Synchronising your computer's clock
It's sound practice to make sure that the clock built in to your computer is properly set. An accurate time is reassuring and useful, and system administrators find it much easier to track down problems if the clock can be relied upon. Unfortunately, the clocks in most computers aren't very accurate and will 'drift' after being set. The good news is that the drift can be eliminated by arranging for automatic synchronisation with one of the special Time Servers on the Internet using the Network Time Protocol (NTP). Here's how.
Log on as administrator. Check the time is roughly correct, then click Start / Run..., and type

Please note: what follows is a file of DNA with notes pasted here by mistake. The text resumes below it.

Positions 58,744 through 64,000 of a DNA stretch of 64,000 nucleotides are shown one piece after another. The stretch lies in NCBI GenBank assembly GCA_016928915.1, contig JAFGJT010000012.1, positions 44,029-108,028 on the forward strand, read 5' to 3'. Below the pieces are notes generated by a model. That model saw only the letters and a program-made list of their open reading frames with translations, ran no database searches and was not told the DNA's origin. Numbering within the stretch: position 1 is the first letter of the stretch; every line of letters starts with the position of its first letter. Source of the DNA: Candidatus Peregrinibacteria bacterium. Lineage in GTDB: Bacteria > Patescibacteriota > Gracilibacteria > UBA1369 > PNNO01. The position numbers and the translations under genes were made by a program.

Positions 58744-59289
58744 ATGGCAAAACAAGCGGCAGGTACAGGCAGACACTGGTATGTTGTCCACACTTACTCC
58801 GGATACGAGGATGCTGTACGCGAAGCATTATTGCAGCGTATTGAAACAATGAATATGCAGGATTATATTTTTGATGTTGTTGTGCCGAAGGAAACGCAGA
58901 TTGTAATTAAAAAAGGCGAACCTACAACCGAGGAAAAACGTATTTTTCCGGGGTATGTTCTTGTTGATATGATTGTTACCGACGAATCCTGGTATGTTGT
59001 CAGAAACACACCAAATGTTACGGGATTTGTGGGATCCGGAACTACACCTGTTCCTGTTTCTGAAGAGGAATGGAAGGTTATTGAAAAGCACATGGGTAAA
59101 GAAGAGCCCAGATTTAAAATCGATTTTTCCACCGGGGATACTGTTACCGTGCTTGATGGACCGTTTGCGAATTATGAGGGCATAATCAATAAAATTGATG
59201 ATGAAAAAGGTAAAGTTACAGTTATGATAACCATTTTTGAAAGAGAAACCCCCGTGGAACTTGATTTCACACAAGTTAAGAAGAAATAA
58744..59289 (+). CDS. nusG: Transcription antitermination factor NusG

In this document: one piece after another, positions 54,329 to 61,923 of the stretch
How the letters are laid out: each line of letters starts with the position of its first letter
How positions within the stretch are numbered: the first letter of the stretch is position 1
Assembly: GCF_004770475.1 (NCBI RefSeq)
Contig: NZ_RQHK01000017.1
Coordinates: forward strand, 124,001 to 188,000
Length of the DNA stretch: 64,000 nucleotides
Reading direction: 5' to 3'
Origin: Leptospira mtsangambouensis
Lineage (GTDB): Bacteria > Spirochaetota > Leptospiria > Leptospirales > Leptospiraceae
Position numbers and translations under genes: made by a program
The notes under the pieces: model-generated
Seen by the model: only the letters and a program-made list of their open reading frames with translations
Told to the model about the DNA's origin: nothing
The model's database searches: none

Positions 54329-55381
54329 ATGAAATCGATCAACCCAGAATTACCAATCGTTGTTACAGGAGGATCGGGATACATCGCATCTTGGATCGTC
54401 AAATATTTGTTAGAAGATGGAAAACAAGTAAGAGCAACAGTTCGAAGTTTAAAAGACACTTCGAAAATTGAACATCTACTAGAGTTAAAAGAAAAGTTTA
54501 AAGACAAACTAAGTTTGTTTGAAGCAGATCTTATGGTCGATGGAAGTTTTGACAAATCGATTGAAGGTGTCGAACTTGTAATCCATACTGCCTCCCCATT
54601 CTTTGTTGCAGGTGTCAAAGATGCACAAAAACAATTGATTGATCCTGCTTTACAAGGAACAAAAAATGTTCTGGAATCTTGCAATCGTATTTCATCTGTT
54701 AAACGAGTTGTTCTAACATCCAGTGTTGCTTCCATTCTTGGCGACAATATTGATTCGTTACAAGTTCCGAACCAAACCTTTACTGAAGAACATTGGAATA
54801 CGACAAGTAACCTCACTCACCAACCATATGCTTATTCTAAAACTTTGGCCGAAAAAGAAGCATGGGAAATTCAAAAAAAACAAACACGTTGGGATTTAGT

in the box. Click the OK button, and you should get a command prompt. Now type:
net time /setsntp:ntp0.ja.net net stop w32time net start w32time exit
Now check the service starts automatically:
Back in Windows, right-click "My Computer" and select Manage. Expand the Services and Applications branch and click to choose Services. Scroll down the list in the right-hand pane, and right-click "Windows Time". Select Properties, and ensure "Startup type" is set to automatic.
There are a number of ways to use NTP. The simplest (albeit not the most accurate) is to use the ntpdate command, specifying the name of the server you wish to synchronise with, thus:
ntpdate -s ntp0.ucl.ac.uk
To avoid drift, schedule this as a cron job, perhaps to run once an hour:
15 * * * * /usr/sbin/ntpdate -s ntp0.ucl.ac.uk
This is good enough for most purposes.
The above examples reference two real NTP servers:
is operated by UKERNA, the authority that manages the UK HEI network infrastructure, and
is run by UCL. If you are within UCL, you should use the local server.